Ever wonder what kind of trees are in Ontario Parks? The Ontario Tree Atlas will tell you. Sixty-seven (67) native trees are listed along with an Ontario map which shows where the trees grow. Photos of all the trees plus descriptions on each are also included.
On July 7, Killarney Provincial Park celebrated the 15th Annual Butterfly Count completing a decade and a half long snapshot of its butterflies. The event provides volunteers with an opportunity to learn about and make a connection with our spectacular butterflies. Continue reading Killarney’s 15th Annual Butterfly Count: What’s Happening with Killarney’s Butterflies?
In the summer of 1963, park naturalists in Algonquin Provincial Park came up with the idea for a new interpretive program: an evening of “wolf listening.” On August 15, 656 people in 164 cars showed up much to the shock and delight of park staff! As is often said, the rest is history. Since that very first Public Wolf Howl 50 years ago, approximately 160,000 visitors -an average of about 1,800 per event- have taken part in what is now listed as a Canadian Tourism Commission Signature Experience. Continue reading Still howling after 50 years!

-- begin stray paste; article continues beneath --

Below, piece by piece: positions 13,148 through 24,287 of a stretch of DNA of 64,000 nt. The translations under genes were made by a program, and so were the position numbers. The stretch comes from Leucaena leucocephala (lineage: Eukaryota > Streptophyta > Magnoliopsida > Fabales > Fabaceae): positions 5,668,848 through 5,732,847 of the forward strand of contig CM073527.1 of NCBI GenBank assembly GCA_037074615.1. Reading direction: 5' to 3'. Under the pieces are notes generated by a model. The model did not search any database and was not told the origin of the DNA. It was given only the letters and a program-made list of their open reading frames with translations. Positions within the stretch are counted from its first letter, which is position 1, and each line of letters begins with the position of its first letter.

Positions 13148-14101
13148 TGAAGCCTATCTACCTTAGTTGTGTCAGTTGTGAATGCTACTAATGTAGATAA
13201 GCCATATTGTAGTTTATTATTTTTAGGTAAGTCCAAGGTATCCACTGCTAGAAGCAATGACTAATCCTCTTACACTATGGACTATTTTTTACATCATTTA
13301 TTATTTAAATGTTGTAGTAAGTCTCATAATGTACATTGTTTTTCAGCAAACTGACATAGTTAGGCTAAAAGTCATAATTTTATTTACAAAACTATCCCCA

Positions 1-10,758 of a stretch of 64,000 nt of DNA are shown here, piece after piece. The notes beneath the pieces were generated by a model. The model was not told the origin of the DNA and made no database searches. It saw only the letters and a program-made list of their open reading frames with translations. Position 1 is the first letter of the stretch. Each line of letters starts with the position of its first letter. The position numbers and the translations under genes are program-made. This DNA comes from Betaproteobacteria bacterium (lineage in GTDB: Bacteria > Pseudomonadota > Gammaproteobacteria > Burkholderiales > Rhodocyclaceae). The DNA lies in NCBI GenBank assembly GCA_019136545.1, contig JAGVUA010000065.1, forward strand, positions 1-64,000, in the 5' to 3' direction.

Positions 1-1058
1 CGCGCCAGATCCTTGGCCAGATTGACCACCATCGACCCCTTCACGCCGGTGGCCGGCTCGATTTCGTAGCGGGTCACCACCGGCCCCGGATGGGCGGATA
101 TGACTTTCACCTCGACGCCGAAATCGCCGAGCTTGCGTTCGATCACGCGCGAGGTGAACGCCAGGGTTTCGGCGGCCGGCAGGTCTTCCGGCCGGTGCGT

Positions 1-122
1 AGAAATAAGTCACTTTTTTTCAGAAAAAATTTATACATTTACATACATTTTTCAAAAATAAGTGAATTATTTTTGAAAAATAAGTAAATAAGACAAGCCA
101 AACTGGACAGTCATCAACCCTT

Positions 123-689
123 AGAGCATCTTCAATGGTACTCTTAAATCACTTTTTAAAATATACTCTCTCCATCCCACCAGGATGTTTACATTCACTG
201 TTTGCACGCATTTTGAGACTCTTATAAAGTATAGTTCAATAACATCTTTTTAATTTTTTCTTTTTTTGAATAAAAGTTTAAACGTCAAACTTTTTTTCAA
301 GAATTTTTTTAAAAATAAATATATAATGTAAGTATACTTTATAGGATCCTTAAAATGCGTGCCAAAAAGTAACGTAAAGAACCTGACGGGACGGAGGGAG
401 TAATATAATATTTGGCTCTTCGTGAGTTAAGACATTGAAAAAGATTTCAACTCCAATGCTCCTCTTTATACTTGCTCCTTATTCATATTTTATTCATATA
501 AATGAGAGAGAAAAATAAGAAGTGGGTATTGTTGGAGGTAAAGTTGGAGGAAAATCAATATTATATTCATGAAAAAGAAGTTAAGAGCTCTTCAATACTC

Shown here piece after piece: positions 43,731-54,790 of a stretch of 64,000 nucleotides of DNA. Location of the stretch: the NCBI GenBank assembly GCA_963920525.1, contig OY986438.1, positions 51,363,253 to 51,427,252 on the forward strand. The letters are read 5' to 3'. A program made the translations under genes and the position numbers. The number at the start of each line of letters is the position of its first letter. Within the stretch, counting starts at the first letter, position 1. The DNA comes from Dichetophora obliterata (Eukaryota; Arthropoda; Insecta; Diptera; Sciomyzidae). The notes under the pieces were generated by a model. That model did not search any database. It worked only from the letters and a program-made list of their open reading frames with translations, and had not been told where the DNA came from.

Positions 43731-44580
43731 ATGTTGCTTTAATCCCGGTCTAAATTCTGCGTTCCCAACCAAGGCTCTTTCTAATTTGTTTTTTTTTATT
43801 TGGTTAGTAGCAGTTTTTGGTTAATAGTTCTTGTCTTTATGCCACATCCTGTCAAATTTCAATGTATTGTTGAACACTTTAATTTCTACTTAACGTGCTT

Have you ever heard the call of a whip-poor-will? Unlike many other birds, its call is very distinctive. The eastern whip-poor-will (Caprimulgus vociferus) is a “name-sayer” and certainly a vociferous one, with records of calls repeated over 1000 times!
In the fall of 2012, Killbear Provincial Park began cutting down thousands of American beech trees infected with beech bark disease. These trees were in danger of falling on campsites, park roads and trails. Beech bark disease can weaken tree trunks and cause them to snap unexpectedly. Continue reading Dramatic Changes at Killbear Provincial Park
Today’s blog article was written by Rob Stimpson. He is an internationally published, award-winning photographer best known for capturing the wilds of the Canadian outdoors. His outdoor photography workshops – many in Ontario Parks are very popular! http://robstimpson.com/ Continue reading Photographing Spring Wildflowers
The combination of extreme drought last summer and an invading insect-fungus complex called Beech Bark Disease (BBD) has resulted in the death of many beech trees throughout this park. Continue reading Beech Bark Disease changes landscape at Killbear Provincial Park
On winter mornings especially after a light dusting of snow, animal tracks deposited under the cover of darkness provide clues about wildlife inhabiting Ontario Parks – tracks left in snow, chewed bark on or around a tree, snapped twigs, traces of urine, blood, or feathers or even evidence of a life and death struggle. Continue reading Tracking mysteries at Ontario Parks
When the sun sets in Algonquin Provincial Park a host of creatures emerge to forage in the darkness. All you need to see these animals is a headlamp or flashlight and a sense of adventure. Continue reading The dark side of wildlife viewing